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Equal in death, unequal in life. This website tells the tale of the african americans, who played a roll in the liberation of Europe

The translations of the Dutch website into English is not finished yet and therefore contents less information. The English version will be presented February 2021, including an English schoolbook.

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01. Stories: Sergeant, buried in Margraten

Willie F. Williams

Willie was born on January 20, 1921 in Sumter County, Georgia. He died in Europe in June 1945. His widow, Effie Payne, was left behind with three small children.

She did not have the money for a burial at home, so she did not let him repatriate from the Netherlands where he was buried at the American cemetery in Margraten. Effie remarried. Gradually nothing was said about Willie. In a blue suitcase under her bed, Effie kept photos and documents about her first husband.

Years later, after her death, that briefcase led her grandson David McGhee from Connecticut in 2016 to the grave of his forgotten grandfather Willie Frank Williams.

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David McGhee with award from his grandfather

David McGhee grew up with two mysteries. One was his grandmother's blue suitcase full of things nobody came close to. The other mystery was his real grandfather. David vaguely knew something about a grandfather who fell in Europe during the Second World War.

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One day, he was about nine years old, he caught a glimpse of a picture in his grandmother's briefcase. Grandma was looking for something in that briefcase and in the photo that David saw was a young couple. David asked his grandmother who they were. Grandma said it was a picture of her parents. Then she quickly closed the briefcase again. That was never mentioned again. The briefcase was kept and guarded under her bed. Only she knew what was in it. Even her three children had no idea. Effie rarely spoke about their father.

David remained curious about that briefcase, and when his grandmother died, it was the only legacy he claimed. He, in turn, kept it for years in his basement. When he finally decided to seriously study its contents, he smelled terribly stale when he opened it. Not surprising, after being locked in a basement for 20 years.

The first thing David got out of it was an award his grandfather, Sergeant Willie F. Williams, received for his merits as a soldier during the Second World War. For David it was as if he had opened a treasure chest. A wealth of information about his grandfather Willie. He discovered, for example, that Willie had served in Europe and eventually died in Germany, on 4 June 1945. Among the documents that David studied were letters that his grandmother had received from the army until her death. There were photos, honors, medals. And also Western Union telegrams, including that about his grandfather's death. David's grandfather had a particularly beautiful and precise handwriting and during his service he drew meticulously parts of German bombs and maps. For David, that was the confirmation of the brief stories about grandfather, who had been a very precise, accurate student before leaving for Europe. The briefcase also contained a handwritten letter from Sergeant Williams to his wife from "Somewhere" in Germany.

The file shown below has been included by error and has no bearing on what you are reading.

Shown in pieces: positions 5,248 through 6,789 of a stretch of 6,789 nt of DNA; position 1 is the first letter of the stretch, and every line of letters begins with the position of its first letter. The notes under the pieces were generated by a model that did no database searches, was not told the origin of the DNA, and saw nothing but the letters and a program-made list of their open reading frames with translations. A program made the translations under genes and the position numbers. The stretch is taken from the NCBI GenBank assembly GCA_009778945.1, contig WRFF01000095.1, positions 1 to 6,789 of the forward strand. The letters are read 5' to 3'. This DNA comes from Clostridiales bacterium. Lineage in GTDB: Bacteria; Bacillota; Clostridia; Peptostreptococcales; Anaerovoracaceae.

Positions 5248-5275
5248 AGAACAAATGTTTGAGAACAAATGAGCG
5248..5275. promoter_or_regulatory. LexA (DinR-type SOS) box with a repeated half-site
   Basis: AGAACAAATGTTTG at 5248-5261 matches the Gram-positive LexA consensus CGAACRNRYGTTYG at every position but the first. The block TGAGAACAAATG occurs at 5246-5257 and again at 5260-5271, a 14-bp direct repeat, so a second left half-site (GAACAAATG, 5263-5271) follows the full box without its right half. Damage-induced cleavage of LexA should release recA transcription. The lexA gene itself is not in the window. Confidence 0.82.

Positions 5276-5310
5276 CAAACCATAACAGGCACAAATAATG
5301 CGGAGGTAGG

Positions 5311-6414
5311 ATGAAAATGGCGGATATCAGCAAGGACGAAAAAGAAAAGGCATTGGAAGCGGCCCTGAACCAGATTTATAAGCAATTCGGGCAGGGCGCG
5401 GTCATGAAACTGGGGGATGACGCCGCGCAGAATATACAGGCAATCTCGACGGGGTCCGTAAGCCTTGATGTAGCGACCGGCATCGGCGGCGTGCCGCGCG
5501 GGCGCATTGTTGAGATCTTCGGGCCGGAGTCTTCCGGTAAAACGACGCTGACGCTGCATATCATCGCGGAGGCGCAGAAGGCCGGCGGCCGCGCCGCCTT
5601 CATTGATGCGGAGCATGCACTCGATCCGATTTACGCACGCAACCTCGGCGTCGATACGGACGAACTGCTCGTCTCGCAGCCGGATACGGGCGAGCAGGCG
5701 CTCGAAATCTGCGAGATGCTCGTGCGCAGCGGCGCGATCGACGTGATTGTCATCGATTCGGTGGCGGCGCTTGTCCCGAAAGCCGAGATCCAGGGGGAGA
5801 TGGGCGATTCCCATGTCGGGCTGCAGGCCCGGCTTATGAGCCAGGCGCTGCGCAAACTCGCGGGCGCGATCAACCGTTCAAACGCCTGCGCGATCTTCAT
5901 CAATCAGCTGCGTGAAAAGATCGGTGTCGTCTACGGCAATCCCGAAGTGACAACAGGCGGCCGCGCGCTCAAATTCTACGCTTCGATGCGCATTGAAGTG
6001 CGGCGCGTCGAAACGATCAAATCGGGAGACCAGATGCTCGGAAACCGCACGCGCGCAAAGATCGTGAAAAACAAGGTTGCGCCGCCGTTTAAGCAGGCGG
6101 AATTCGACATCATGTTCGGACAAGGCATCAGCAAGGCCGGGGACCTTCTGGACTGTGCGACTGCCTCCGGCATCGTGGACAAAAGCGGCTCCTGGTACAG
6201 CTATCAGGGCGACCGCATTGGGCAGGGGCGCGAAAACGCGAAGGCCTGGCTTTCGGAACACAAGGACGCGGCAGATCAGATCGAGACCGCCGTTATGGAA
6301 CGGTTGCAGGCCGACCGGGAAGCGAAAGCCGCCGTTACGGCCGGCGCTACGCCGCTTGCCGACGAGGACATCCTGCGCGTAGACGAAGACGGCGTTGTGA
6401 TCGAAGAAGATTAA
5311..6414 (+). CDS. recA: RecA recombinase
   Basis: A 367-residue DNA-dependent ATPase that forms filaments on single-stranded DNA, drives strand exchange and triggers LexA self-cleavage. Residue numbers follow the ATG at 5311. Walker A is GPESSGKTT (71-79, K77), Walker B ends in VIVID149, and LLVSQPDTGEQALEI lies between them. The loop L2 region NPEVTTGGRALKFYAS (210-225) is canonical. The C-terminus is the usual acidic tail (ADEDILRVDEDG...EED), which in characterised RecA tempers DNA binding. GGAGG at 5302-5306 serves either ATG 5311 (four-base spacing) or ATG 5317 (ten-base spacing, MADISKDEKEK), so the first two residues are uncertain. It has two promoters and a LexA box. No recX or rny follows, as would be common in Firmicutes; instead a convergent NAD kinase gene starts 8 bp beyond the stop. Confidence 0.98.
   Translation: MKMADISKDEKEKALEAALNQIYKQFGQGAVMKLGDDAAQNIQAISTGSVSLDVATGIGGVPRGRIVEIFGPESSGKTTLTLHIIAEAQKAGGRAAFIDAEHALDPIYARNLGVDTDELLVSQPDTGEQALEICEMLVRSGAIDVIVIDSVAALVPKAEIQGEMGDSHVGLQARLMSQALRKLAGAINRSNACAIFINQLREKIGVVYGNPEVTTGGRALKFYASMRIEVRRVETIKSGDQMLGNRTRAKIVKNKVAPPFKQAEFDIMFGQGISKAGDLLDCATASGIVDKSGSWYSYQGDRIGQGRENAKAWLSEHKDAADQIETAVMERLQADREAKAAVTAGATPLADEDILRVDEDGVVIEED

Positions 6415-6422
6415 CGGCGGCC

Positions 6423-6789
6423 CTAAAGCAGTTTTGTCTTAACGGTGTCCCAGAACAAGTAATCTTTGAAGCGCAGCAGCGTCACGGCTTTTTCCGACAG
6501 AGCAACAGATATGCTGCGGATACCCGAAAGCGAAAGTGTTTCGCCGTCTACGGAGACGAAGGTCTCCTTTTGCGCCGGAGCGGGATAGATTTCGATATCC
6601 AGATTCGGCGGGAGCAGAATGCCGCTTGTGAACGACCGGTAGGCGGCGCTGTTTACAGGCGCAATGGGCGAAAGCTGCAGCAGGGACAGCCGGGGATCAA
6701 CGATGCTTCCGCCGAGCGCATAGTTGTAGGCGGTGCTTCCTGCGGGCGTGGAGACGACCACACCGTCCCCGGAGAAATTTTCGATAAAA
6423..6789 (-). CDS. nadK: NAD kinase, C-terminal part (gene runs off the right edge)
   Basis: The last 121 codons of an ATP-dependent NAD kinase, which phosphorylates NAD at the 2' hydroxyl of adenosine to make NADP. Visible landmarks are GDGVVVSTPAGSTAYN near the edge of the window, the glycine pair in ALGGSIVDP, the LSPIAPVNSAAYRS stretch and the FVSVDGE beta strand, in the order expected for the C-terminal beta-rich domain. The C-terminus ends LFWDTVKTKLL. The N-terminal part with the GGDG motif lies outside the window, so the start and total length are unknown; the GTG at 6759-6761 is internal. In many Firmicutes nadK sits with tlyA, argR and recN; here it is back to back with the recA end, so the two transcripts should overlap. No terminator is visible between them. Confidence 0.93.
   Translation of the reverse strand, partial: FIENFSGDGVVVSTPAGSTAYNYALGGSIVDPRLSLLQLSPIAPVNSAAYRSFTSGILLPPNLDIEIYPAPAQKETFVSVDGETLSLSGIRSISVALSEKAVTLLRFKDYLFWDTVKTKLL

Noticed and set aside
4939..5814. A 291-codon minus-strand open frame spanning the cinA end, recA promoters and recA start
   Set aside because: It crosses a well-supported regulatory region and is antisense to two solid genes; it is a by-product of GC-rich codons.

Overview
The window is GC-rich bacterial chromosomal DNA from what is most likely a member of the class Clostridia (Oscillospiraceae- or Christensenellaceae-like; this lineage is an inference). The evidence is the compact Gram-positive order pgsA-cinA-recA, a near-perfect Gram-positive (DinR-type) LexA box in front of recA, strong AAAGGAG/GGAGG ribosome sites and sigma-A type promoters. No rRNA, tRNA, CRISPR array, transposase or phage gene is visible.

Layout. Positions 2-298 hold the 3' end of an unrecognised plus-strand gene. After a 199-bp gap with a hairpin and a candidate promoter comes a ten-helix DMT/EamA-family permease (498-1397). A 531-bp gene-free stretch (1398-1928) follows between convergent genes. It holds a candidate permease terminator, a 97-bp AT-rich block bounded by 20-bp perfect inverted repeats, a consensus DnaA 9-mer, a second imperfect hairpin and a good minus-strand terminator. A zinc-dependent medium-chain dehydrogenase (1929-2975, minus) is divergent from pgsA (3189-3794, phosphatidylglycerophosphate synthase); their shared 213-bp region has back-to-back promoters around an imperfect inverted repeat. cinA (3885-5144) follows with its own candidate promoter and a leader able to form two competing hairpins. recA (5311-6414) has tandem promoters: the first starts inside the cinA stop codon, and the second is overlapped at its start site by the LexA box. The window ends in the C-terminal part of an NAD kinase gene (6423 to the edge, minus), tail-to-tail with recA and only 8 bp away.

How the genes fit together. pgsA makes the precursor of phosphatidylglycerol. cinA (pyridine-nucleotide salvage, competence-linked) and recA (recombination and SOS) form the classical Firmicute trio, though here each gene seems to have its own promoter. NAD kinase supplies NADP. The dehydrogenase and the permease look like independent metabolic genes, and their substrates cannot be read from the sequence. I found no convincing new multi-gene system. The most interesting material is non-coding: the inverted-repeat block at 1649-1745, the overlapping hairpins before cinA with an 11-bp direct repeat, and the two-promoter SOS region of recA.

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Handwritten letter from Sergeant Williams to his wife

The documents that David studied made it clear that his grandfather had served in an African-American unit in charge of storing ammunition and explosives. He also discovered that his grandfather had died in an explosion. The documents in the briefcase did not answer one question. Where was his grandfather buried? David looked for an answer to that question and started an investigation on the Internet.

After Sgt. Willie Williams died on 4 June 1945, he is buried in Margraten. David discovered that little piece of unknown history soon after typing his grandfather's name on the computer. He ended up at www.Fieldsofhonor-database.com and there he found a lot of information about Willie. David was brought into contact with oral historian Mieke Kirkels through Sebastiaan Vonk of this organization. Not long after, he and his wife Nancy were on a plane on their way to the Netherlands. They attended the annual Memorial Day ceremony. Willie's grave is one of the nearly 8300 graves at the American cemetery in Margraten, South Limburg, and one of "the 172 African Americans" buried there. Just like the other graves in this American cemetery, that of Willie F. Williams is "adopted". The adopters of Willie's grave are Mr. and Mrs. Smeets who live in the region and who give flowers on special occasions.

When grandson David was in the Netherlands he visited his grandfather's grave with the Smeets family and was invited by them at home. When he arrived there, David saw a photograph of his grandfather, Sgt. Willie Williams. 'Going to a country far away and being greeted by family there? That's amazing, "said David after returning home.

Hear his story on NPR link.